The Digital Miracle: The Great AI Revolution

by Felicia Ljungvall - PR Manager, Sopra Steria
| minute read

AI may have had its false starts but now the capabilities it offers looks set to change the nature of work for many in a new industrial revolution, writes Sopra Steria Sweden’s Felicia Ljungvall.

Around 200 years ago, three out of four Swedes were employed in agriculture. Since then, we have witnessed three industrial revolutions: mechanisation, electrification, and computerisation. 

These shifts have completely transformed the nature of work in Sweden. Now, as little as 2% of all Swedes work in agriculture, while 75% are employed in the so-called service sector, doing jobs that didn't even exist 200 years ago.

Today, new AI services are launched almost daily, and some are saying we are now entering a new industrial revolution, with AI at its heart. In the first episode of our new YouTube series “The Digital Miracle,” we ask the question: will AI create a new revolution, and if so, how will it affect what we do for work?


The development of AI

Like many other technologies, AI has gone through various stages over time. There have been high expectations and hopes for AI that were not met and did not deliver the desired results. 

This led to a reluctance to invest in the technology, resulting in little development. However, about five to six  years ago, there was a sudden rapid development in AI with the availability of vast amounts of data and information and new capabilities created that significantly improved AI’s functionality. 

Since then, AI has acquired the ability to take over more cognitive functions traditionally performed by humans -- capabilities we hadn't previously managed to digitalise. Algorithms have become more intelligent, sometimes even more so than humans. This is primarily what has driven the new AI revolution.


Which job roles are affected by AI?

The extent to which AI affects different professions varies. Örebro University has developed a model that examines this. It is based on 52 different abilities which can be categorised into four ability groups: cognitive, physical, psychomotor, and sensory. Professions are then assessed on how important these 52 abilities are for each role.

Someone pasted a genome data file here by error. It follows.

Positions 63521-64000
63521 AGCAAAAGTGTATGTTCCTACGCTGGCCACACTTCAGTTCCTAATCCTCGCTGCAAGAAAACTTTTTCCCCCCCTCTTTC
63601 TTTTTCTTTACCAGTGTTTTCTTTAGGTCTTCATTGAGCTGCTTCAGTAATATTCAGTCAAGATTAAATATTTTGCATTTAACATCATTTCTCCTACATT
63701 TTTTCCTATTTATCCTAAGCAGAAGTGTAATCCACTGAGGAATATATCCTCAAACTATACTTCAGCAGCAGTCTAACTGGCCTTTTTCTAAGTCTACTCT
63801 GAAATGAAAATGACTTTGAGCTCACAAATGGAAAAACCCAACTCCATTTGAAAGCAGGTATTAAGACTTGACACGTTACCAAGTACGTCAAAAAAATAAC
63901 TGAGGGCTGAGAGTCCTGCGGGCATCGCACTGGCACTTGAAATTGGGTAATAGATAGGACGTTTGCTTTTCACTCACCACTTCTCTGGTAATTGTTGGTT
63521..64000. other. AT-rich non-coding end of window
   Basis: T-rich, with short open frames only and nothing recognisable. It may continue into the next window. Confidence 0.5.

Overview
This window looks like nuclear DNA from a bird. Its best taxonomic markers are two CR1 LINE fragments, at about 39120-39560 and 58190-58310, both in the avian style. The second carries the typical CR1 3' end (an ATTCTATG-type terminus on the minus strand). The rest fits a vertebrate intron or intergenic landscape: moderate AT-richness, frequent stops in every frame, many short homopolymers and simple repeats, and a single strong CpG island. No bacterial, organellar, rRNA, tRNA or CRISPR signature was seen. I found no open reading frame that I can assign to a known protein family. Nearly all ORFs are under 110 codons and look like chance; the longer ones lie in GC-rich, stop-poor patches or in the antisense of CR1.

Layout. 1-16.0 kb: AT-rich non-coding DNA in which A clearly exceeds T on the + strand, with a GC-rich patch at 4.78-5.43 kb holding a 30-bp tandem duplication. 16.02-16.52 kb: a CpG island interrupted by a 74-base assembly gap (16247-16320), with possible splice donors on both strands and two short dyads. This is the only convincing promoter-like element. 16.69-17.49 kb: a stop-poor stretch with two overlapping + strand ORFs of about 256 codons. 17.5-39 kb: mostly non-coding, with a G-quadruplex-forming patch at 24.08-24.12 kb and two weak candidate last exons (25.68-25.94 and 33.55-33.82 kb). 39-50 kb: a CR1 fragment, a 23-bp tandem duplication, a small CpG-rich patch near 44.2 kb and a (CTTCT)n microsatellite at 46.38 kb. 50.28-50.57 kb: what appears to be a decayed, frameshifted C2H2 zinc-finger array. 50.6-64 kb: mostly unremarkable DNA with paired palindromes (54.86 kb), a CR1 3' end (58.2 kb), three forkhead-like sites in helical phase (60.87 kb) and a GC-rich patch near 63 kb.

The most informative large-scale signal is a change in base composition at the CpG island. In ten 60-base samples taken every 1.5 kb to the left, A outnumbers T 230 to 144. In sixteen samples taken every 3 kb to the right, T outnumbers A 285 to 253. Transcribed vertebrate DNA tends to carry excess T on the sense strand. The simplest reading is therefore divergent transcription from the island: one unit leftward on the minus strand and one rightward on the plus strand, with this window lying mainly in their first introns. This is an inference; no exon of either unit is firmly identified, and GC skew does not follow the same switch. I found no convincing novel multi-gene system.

Using this model, researchers have found that professions that are more cognitive, non-physical, and non-social are the most exposed to AI. Examples include economists and developers. 

Firefighters and nurses, on the other hand, are less exposed to AI because their jobs are more physically, psychologically, and socially demanding.


How are jobs affected? 

To get a clearer picture of how AI will affect our work, we can look at substitutive and enabling technologies. Substitutive technologies make certain jobs and skills redundant, an example being the loom, which almost entirely replaced the need for weavers. 

Enabling technologies, on the other hand, make people more productive in their existing jobs and can create entirely new jobs. For instance, the invention of the telescope created new sciences and tasks without replacing previous jobs. 
So, will AI be substitutive or enabling? Probably both.

A clear example is the ability to recognise tissue changes in radiological images. Machine learning can analyse many images and determine if there is a cancerous tumour or a tissue change.

In such a case, AI has an error margin of approximately 7.5%. A human and trained radiologist has an error margin of about 3.5%, which means the human performs better in this instance. 

However, if you combine AI's decisions with human decisions, the error margin can be reduced to 0.5%. This demonstrates that humans and AI have different abilities to detect, for example, a cancer tumour, and that the combination of both can lead to enormous  improvements in quality. 

The insights in this blog post are based on interviews with Daniel Akenine, National Technology Officer at Microsoft, and Erik Engberg, PhD candidate in Economics at Örebro University.



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